Running a business that relies upon a digital network has its own set of challenges. There is a myriad of database emergencies to be wary of. For example, the onset of software crashes that undermine day-to-day operations. And that’s just the tip of the iceberg.
On top of ensuring that your digital systems are working as efficiently as needed, you also need to watch out for the possibility of cyber-attacks. Regardless of how much you trust the competence of your cybersecurity provider, the risk remains. If the United States, with its massive security budgets, can fall prey to a malicious cyber-attack, your business is not immune.
It pays to know how these threats are carried out. Here is a list of high-profile cyber attack cases you may consider as cautionary tales.
In October 2013, Adobe reported a security breach that compromised the credit card details of nearly three million users. Further investigation proved that other pertinent account information was stolen, including names, passwords, and IDs.
Adobe users filed an official complaint against the company, found to have violated the Customer Records Act. Although Adobe itself was not directly responsible for the leak, it fell short in protecting its users’ confidentiality. As a result, Adobe had to pay $1.1 million to claimants.
In 2020, within three months, Australian company Toll Group was twice attacked by ransomware. A representative from the company shared that the two cases were not linked to each other. That conclusion is based on the different nature of the two ransomware detected.
To prevent the exacerbation of the attack, Toll Group had to put its systems under a shutdown. That affected the company’s client base that is reliant on Toll’s global logistics network.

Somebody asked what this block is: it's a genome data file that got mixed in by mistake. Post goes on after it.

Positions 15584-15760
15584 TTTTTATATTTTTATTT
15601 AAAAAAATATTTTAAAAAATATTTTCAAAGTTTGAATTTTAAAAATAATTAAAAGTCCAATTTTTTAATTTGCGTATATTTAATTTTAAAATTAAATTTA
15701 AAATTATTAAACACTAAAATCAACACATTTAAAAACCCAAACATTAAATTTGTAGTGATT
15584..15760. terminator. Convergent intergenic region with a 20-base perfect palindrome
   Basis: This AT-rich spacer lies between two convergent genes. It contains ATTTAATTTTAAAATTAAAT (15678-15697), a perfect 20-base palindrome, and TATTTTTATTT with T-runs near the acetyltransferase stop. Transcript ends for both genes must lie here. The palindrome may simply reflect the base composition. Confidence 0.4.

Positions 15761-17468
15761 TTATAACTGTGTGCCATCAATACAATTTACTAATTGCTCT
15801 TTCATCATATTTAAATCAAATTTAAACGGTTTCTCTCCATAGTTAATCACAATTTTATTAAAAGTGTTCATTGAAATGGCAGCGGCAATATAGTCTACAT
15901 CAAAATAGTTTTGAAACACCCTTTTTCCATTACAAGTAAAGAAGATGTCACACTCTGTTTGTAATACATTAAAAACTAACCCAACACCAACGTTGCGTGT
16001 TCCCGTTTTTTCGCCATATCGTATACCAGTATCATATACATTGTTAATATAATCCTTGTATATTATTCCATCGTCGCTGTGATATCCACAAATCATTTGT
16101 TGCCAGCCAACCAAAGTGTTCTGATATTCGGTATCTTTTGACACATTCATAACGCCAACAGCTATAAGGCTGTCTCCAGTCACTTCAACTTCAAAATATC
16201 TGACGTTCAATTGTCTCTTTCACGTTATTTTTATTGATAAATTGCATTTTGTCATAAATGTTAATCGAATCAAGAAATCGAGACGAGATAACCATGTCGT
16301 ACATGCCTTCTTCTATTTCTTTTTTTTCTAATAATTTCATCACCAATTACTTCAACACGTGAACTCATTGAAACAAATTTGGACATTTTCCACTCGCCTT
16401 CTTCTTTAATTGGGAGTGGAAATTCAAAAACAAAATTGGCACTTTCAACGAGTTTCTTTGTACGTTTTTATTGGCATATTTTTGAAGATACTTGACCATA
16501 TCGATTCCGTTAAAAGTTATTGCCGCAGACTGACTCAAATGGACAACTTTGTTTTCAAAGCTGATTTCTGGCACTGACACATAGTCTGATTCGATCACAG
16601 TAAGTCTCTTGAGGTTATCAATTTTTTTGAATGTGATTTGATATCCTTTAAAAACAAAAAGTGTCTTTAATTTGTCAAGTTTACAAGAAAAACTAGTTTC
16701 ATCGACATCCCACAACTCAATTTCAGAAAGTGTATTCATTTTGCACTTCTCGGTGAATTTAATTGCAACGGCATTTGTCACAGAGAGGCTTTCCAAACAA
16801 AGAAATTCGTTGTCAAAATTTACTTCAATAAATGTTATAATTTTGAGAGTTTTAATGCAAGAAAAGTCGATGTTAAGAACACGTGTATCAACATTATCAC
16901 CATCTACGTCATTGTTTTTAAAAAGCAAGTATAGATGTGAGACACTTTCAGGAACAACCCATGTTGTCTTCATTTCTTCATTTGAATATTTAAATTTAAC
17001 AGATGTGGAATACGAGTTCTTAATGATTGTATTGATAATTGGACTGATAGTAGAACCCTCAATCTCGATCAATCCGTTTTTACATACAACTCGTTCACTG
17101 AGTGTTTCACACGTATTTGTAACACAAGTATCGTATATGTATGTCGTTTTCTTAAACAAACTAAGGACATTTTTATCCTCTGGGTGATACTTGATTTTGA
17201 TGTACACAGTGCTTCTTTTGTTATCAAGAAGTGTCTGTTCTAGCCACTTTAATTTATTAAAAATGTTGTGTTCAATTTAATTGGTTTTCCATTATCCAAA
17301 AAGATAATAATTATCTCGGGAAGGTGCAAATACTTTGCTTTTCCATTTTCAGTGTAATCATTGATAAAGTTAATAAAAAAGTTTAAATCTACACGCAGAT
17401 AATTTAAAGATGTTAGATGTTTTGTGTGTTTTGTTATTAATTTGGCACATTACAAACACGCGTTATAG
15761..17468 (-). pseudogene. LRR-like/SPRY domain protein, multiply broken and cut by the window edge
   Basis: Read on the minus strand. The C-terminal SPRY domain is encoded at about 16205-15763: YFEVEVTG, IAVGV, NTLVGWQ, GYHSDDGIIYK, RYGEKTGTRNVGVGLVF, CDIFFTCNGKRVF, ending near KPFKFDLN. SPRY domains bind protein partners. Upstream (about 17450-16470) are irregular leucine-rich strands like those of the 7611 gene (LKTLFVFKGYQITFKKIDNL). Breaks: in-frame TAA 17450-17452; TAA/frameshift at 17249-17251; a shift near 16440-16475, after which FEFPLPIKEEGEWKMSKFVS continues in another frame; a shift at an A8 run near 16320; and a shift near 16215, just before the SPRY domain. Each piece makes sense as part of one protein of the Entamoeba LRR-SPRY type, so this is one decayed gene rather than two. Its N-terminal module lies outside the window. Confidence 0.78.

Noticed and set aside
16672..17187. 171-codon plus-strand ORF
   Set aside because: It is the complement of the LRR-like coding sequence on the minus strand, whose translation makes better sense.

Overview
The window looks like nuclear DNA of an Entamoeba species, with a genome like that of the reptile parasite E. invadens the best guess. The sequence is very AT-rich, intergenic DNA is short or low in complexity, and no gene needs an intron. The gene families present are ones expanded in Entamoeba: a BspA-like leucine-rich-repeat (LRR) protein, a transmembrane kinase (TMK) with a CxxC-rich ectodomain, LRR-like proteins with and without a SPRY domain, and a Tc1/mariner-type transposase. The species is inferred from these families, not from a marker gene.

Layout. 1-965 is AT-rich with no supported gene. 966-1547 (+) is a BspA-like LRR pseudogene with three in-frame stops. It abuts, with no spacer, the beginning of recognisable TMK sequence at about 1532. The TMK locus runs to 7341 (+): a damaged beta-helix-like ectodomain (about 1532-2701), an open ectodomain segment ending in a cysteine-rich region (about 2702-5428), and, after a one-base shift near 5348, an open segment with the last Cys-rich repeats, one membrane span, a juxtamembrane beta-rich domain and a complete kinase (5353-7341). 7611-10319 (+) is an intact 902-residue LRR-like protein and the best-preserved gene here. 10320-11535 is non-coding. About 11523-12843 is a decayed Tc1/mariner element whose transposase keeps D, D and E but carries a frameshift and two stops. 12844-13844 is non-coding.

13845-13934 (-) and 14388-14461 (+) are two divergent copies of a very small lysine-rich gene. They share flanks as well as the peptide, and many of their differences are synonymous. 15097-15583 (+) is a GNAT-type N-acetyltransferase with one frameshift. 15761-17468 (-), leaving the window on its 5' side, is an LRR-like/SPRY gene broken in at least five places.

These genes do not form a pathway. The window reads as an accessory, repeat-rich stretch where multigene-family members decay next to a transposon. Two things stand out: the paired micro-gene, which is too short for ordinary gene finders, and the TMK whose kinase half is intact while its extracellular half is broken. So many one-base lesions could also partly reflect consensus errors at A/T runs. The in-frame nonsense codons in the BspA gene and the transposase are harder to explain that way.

Adult Friend Finder
This case happened in October 2016. The cyber-attack compromised 412.2 million accounts. Because of the nature of the site’s services, the information breach was doubly delicate. Friend Finder also runs adult content and casual hookup sites like Stripshow.com, Penthouse.com, and Cams.com.
Data stolen from the network by cybercriminals include names, passwords, and users’ email addresses from the past 20 years. Those likely involved private and sensitive photos, videos, and conversations.
In 2020, the hotel chain suffered a data breach twice. The attack was traced to the login credentials of two Marriot employees. It compromised the information of 5.2 million guests.
While under investigation, Marriot International tried to downplay the situation by asserting that there’s no reason to believe that the data breach encompassed clients’ personal details from credit cards, passports, national IDs, or driver’s license. The worst-case scenario the company was looking at was the illegal access to details about clients’ loyalty accounts.
Canva is a free design platform with 137 million active users from around the globe. In May 2019, the website suffered a data breach that exposed details of existing accounts, including usernames, names, email addresses, passwords, and cities of residence.
The company promised its users that the cybercriminals responsible for the attack did not get their hands on credit card information. Canva quickly requested users to update their account information upon discovery of the attack.
In July 2019, the popular social media platform was infiltrated by what can only be called mischievous cyber attackers. They circumvented the site’s cybersecurity via social engineering. They used phone phishing to retrieve pertinent information from Twitter employees. That gained them access to the site’s management system.
In no time, high-profile Twitter handles had been compromised, such as the account of former U.S. President Barack Obama, SpaceX and Tesla CEO Elon Musk, and Amazon CEO Jeff Bezos. The cyber attackers posted bitcoin scams using those accounts. The scheme earned them $100,000.
The alleged mastermind of the attack, alongside his two accomplices, was apprehended and arraigned as an adult. He goes by the name Graham Ivan Clark.
In May 2014, the giant online retail chain’s database was compromised for 229 days. The breach gave cybercriminals access to eBay users’ names, birth dates, and addresses. The hackers pulled off the attack by using the credentials of three eBay employees. Customers’ credit card details were not compromised, at least according to eBay.
No business should be complacent when it comes to the possibility of a cyber-attack. In fact, cybersecurity should be on top of managerial priorities. Failure to enact an aggressive prevention strategy against threats from cybercriminals will cost you significant money should you fall victim to their malicious schemes.
Buff up your security system and protocol not later but now. This is an investment worth making.